How many times are children interviewed?

The goal is one time only. That way, the child does not have to repeat & relive their experience numerous times.

What ages do you serve?

Children/youth up to and including the age of 16, occasionally older youth and adult witnesses are interviewed at the Centre.

How many children are from my community?

We are a regional service. Our statistics show that as of at December 31st, 2014 since opening over 2100 interviews from across the region have taken place at the Kristen French CACN. The centre accommodates about 2/3rds of the Niagara region’s 400 child abuse allegation investigations per year; approximately one per business day.

Is it difficult to interview children?

Children’s developmental needs are different than adults. Consequently team members are specially trained to conduct forensic interviews of children. The team decides ahead of time who will interview. One person conducts the interviews, while another observes in the video recording room. Niagara Regional Police Service (NRPS) are mandated to review evidence; Family and Children’s Services (FACS) are mandated to decide if the child is in need of protection or what other interventions are needed in the family. In joint investigations, police and child welfare will determine who is best suited to undertake the interview depending upon how the disclosure is first made. During the process, the person interviewing receives feedback from the other observing team member. There might be other questions to ask. It’s extremely important that the team works together and takes the best approach for the child.

Are other people interviewed?

Other people with knowledge, such as a non-offending parent or care giver, will be interviewed. The team decides on this. No alleged perpetrator interviews happen at the Centre.

Aren’t you duplicating services?

No. Kristen French CACN is an amalgamation of services and is a one-of-a kind model for child abuse investigation. It is a more efficient and cost effective way to investigate allegations of child abuse. The use of a multi-disciplinary team reduces duplication and increases efficiency and repetitive investigations into each incident of reported child abuse.

How are cases referred to the Centre?

The investigations that are referred to the Centre are governed by legal requirements that child protection and police are mandated to fulfill. When abuse is suspected, there is no change in the reporting process. Reports are made to FACS or NRPS. They each have an intake process. Through that process, it is decided whether an investigation is necessary. If an investigation is necessary, the interviews can happen at the Kristen French CACN.

How are cases reported?

People who suspect abuse have a legal duty to inform FACS. When a report is made, NRPS and FACS each have a screening process. All cases of sexual abuse and severe physical abuse are referred to their child abuse specialized units that work out of our Centre. They make an appointment with the family to visit the Centre. Reports of neglect are handled by other child protection workers. FACS is also known in other areas as the Children’s Aid Society.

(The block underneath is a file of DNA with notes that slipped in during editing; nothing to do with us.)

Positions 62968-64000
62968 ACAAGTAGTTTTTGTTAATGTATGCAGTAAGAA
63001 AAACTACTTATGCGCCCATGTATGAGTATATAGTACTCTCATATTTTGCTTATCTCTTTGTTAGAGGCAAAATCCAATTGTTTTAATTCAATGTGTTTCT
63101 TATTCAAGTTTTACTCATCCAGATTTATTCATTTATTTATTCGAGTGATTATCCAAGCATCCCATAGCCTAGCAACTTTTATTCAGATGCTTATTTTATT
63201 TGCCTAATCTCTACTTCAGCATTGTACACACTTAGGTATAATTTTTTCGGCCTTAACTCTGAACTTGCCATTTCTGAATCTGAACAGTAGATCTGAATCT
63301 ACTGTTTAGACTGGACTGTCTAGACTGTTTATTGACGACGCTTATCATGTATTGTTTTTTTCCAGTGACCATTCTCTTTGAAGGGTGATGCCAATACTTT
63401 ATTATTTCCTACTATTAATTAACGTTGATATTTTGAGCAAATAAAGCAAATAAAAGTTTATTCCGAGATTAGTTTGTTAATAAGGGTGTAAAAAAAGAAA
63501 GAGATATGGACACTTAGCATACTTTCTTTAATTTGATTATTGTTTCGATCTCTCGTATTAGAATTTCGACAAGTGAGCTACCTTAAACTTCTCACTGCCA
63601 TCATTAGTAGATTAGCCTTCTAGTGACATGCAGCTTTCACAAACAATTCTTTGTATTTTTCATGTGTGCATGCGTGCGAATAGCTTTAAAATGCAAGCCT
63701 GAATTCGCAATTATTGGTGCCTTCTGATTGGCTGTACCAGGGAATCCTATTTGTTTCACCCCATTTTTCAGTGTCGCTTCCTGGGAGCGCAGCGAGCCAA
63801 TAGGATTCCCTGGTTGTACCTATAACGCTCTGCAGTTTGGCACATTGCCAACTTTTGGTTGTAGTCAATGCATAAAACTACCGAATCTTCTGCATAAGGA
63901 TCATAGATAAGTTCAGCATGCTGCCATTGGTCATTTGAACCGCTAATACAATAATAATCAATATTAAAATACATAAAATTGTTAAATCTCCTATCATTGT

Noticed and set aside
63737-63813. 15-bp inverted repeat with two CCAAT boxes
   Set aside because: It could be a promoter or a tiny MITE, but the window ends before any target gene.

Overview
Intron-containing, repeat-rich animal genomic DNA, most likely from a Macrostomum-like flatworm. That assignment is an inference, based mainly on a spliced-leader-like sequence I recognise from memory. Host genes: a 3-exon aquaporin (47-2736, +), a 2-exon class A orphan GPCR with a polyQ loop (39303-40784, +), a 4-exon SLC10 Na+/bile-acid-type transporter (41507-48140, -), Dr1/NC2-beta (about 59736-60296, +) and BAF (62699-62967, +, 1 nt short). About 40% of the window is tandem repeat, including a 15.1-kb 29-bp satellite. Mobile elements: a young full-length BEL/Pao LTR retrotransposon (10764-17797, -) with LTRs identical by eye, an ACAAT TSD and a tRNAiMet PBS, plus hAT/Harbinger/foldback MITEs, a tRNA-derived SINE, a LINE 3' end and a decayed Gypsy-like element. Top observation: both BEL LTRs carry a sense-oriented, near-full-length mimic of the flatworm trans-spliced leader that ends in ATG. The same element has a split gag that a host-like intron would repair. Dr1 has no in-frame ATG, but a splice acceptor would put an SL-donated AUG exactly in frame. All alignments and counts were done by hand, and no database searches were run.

When do police become involved?

Police investigate all sexual assault and internet exploitation cases. For physical abuse, they are involved when it is likely criminal charges will be laid. Police also do child interviews for other units; cases where children witness violence (robberies, stabbings, domestic).

What about internet luring?

Interviews related to those cases are held at the Centre.

Do your partners (FACS & NRPS) support the Centre financially?

Yes. Their support covers 25% of the Centre’s operating budget. Partners are responsible for their own employee salaries.

Is there government funding?

At the moment, there is no core regional, provincial or federal funding. Strong efforts to secure this funding are being made. There is grant funding received from Justice Canada for the Family Advocacy Program.

Can I have a copy of the Centre’s Financial Statements?

Please see the 2014 annual report and Case for Support. The 2014 audited financial statements are available, upon request. Call the Centre’s Executive Director, Janet Handy at 905-937-5435 x7001.

What happens after the interview?

Family Counselling Services are called upon to provide counselling at no cost and without a waitlist and the Family Advocate provides post investigation support.

When does the Family Advocate get involved?

The Family Advocate (FA) is NOT involved in the investigation or interview process. You can receive support from the FA after the investigation in a number of ways. Your investigator can refer you to her for ongoing support. You can call the Advocate yourself after your interview is over and seek further referral or counselling supports. As a parent you can request to join the Pathways to Healing workshop held at different times in the year. As a teen between the ages of 12 and 14 you can ask to join our teen creative support group starting in July 2016.